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Even as the record-long government shutdown hit its 32nd day Tuesday and 800,000 federal workers face a second round of missed paychecks, Congress is unlikely to pass a bill this week to end the closure.
The Senate released a bill Monday reflecting an offer President Donald Trump made Saturday to reopen the unfunded quarter of the government. While the chamber plans to take up the measure later this week, it will almost certainly fail to meet the 60-vote threshold — again leaving lawmakers at an impasse over the president's proposed border wall.
The chamber plans to take up that proposal on Thursday afternoon. If it fails as expected, the Senate will take up a Democratic-backed bill to fund the government through Feb. 8 — a similar measure to the one Senate Republicans backed unanimously in December before Trump promised to veto it. Trump has given no indications that he will back the plan or relent on his demand for money for his proposed border wall, meaning the Democratic proposal faces a daunting path to approval in the GOP-held Senate.
The Trump-backed plan would put $5.7 billion toward building barriers on the U.S.-Mexico border, along with funding for technology to find drugs at ports, thousands more border patrol agents and new immigration judges. In an attempt to earn Democratic support, Trump offered to extend legal protections for immigrants brought to the U.S. illegally as children, as well as people fleeing humanitarian disasters, for three years. The measure would also include nearly $13 billion in disaster relief funding.
The proposal is unlikely to get the seven Democratic votes needed to pass the Senate. The party's leaders opposed Trump's offer even before he outlined it on Saturday, calling it insufficient or a worse version of a previous immigration deal that crumbled. No Democrats offered support for the deal over the weekend — not even the centrist senators who represent pro-Trump states.
No clear path to ending the shutdown has emerged, even as already cash-strapped federal employees face their second lost paychecks starting Friday. If the impasse drags on, it will sap economic growth and could disrupt more government services from food assistance to courts and data reports.
Senate Majority Leader Mitch McConnell cast the offer Tuesday as "the only proposal ... currently before us that could be signed by the president and immediately reopen the government."
Americans have increasingly blamed Trump for the closure as the damage widens. In December, the president said he would be "proud to shut down the government for border security" and "take the mantle" if funding lapsed. On Tuesday, he pledged not to back down from his wall demand as Democrats flatly refuse to pass funding for the project.
"Without a Wall our Country can never have Border or National Security," Trump claimed in a tweet Tuesday morning. He added: "The Dems know this but want to play political games."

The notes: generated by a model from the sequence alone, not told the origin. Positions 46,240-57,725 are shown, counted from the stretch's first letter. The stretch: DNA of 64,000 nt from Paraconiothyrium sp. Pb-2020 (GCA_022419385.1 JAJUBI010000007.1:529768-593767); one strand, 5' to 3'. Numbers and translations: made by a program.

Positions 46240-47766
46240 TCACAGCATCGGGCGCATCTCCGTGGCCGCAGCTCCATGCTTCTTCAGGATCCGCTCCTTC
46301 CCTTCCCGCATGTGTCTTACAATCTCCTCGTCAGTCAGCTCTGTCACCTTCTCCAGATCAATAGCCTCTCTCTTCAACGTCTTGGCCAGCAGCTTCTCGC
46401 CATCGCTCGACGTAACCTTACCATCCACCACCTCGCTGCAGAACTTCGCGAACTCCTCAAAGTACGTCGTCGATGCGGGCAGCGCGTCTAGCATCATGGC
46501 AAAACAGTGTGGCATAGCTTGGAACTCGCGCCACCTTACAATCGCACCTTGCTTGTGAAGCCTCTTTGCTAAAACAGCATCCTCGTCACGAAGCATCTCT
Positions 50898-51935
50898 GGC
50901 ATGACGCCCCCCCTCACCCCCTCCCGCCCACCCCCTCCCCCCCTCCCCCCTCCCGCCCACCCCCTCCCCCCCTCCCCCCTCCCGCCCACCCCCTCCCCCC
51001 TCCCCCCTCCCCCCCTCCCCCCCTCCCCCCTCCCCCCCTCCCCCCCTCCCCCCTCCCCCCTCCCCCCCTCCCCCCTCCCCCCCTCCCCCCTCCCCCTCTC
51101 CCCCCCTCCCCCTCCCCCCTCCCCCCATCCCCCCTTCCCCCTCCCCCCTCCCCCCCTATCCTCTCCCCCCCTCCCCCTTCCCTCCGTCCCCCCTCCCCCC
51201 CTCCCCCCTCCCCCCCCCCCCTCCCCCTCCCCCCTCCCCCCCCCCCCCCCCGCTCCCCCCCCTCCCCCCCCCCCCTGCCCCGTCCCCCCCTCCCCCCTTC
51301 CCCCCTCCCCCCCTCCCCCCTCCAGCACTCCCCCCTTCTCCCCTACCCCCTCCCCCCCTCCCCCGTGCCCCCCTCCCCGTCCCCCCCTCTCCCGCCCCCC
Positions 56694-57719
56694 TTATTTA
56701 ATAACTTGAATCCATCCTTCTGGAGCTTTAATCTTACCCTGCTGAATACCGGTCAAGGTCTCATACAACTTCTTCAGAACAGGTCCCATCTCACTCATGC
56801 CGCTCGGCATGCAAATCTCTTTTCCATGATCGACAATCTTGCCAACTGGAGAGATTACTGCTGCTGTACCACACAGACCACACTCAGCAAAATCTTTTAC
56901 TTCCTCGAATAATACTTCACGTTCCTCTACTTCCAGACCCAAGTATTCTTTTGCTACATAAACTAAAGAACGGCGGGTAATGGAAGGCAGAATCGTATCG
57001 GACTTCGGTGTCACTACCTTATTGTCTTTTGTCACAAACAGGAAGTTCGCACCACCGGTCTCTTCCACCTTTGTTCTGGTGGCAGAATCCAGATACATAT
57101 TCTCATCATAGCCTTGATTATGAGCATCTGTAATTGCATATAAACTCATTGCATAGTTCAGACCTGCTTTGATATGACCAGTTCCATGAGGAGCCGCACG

Trump now has to balance the appearance of good faith immigration talks with Democrats and criticism from conservatives who accuse him of offering "amnesty." On Saturday, he cast his proposal as "straightforward, fair, reasonable and common sense" with "lots of compromise."
But on Sunday, as he faced backlash from conservatives, the president wrote: "No, Amnesty is not a part of my offer. It is a 3 year extension of DACA. Amnesty will be used only on a much bigger deal, whether on immigration or something else." He also suggested he could deport the roughly 11 million people living in the U.S. illegally if House Speaker Nancy Pelosi does not give in to his demands.
"Likewise there will be no big push to remove the 11,000,000 plus people who are here illegally-but be careful Nancy!" he wrote.
Democrats have urged Trump to support legislation to temporarily reopen the government while lawmakers negotiate border security. But the president has repeatedly said he will not end the closure without funding for the wall.
In a statement Saturday, Senate Minority Leader Chuck Schumer said Trump "keeps putting forward one-sided and ineffective remedies." The president's offer "is not a compromise but more hostage taking," the New York Democrat said.
"There's only one way out: open up the government, Mr. President, and then Democrats and Republicans can have a civil discussion and come up with bipartisan solutions," he said.
Meanwhile, McConnell has pledged to only take up bills Trump supports. In a tweet Tuesday, Trump claimed he had "never seen" McConnell and Senate Republicans "so united on an issue." At least four GOP senators — Cory Gardner of Colorado, Susan Collins of Maine, Lisa Murkowski of Alaska and Lindsey Graham of South Carolina — have shown support for funding the government for a time while immigration talks continue.
The Democratic-controlled House has passed various bills to fund closed parts of the government. The party broadly supports a plan to open eight departments through September and a ninth, the Department of Homeland Security, only for a few weeks to allow further negotiations on immigration.
Democrats have tried to get McConnell to approve the House-passed bills, to no avail. Trump has shown no willingness to take that path yet.
McConnell's office did not say Tuesday when exactly the chamber is expected to vote on Trump's offer to end the shutdown.